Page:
The Cult of the Dead Cow (cDc) hacker group — which claims to be the world’s most attractive hacker group — has released Goolag Scanner, an open source tool that uses Google’s search engines to look for vulnerabilities in Web sites.
Goolag Scanner is either a Web auditing tool that can be used by security professionals to help make their Web sites stronger — or a hacking tool that provides wicked-easy access to a wealth of information “keys” unwittingly left lying around on Web site servers.
Goolag Scanner is based on a technique known as “Google hacking.” It’s a form of vulnerability research developed by a hacker who goes by the name “Johnny I Hack Stuff” and who’s published a database of vulnerabilities and how to scan for them using specially crafted advanced Google searches.
Using individual searches to find flaws works — it just takes a lot of time. Goolag Scanner is basically an application that rapidly runs lots of flaw-finding searches and quickly returns results more friendly to novices, friend or foe.
“It’s no big secret that the Web is the platform, and this platform pretty much sucks from a security perspective,” noted Oxblood Ruffin, who described himself as a cDc “spokesmodel.”
“Goolag Scanner provides one more tool for Web site owners to patch up their online properties. We’ve seen some pretty scary holes through random tests with the scanner in North America, Europe and the Middle East. If I were a government, a large corporation, or anyone with a large Web site, I’d be downloading this beast and aiming it at my site yesterday. The vulnerabilities are that serious,” he added.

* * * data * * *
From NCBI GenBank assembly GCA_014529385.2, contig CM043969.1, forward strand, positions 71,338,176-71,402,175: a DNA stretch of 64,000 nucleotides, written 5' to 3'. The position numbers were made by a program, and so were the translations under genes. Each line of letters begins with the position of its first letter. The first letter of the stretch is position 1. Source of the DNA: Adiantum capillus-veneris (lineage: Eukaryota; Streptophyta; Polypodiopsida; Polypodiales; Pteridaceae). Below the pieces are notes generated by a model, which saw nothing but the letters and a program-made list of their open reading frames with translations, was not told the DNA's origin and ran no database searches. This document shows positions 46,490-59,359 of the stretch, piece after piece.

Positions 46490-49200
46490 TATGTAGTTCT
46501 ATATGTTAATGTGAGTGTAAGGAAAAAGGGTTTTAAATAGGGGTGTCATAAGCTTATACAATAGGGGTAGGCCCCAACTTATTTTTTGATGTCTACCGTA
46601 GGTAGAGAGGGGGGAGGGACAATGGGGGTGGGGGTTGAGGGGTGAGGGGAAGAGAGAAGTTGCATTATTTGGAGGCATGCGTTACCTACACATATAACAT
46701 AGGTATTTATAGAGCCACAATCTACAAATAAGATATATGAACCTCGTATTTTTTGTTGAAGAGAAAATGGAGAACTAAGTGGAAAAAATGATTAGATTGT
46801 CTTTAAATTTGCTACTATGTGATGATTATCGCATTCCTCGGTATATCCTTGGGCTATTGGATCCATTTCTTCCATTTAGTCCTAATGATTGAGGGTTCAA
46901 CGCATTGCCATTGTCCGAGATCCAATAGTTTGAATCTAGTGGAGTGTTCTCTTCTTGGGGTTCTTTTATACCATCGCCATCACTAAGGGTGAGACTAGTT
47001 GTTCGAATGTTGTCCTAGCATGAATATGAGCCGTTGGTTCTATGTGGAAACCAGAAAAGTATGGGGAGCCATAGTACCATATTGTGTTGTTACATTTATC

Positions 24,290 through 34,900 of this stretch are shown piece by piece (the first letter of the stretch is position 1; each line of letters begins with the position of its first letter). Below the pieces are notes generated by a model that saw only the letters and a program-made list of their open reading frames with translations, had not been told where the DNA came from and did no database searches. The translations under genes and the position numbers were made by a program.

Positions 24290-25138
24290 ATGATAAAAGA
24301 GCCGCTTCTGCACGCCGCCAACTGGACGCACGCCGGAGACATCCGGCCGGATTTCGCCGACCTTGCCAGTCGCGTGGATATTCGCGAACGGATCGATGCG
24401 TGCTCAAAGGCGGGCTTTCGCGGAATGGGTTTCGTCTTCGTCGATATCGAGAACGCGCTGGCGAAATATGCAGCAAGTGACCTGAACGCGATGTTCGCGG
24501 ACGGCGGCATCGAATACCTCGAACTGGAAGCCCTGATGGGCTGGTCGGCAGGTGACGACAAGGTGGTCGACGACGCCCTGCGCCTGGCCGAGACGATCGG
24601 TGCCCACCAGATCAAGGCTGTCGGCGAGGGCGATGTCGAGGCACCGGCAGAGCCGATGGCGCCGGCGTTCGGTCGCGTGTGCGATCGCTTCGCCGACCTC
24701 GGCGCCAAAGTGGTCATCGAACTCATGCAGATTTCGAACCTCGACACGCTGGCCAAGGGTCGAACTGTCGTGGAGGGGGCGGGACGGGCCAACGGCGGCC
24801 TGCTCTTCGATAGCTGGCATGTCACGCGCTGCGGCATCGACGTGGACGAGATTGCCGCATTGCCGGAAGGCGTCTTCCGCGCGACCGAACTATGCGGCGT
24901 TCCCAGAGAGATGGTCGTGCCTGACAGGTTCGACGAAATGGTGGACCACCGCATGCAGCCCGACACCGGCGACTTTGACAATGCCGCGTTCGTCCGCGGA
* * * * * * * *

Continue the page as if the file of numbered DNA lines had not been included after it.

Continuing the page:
“It’s difficult to refer to vulnerabilities as common other than from a structural perspective,” Ruffin told LinuxInsider. “But having said that, most vulnerabilities that we’ve seen on the .gov/mil side have involved programming sloppiness. If you’re asking how could a black hat exploit a Web site using Goolag Scanner, then I’d say that it would be on the ‘point of entry’ vector. You find a scab, you pick at it, and sooner or later you’ll get blood,” Ruffin explained.
Google hacking techniques aren’t particularly new, and as cDc’s online fact sheet notes, Goolag Scanner has been “bouncing around cDc internally for the past three years.” It raises the question: Why release it to the public now?
“In our view, the public is ready to start thinking about Web security now. All kinds of services and conveniences are dragging people out of their homes/offices and onto the Web,” Ruffin said.
“Who needs a hard drive when you can store data for free ‘out there’? That’s how people are beginning to think,” Ruffin explained. “So we’re just trying to create a moment of pause. Is it really such a good idea?”
Goolag Scanner will be released open source under the GNU Affero General Public license. It is a standalone windows GUI-based (graphical user interface) application that uses one XML-based (extensible markup language) configuration file for its settings.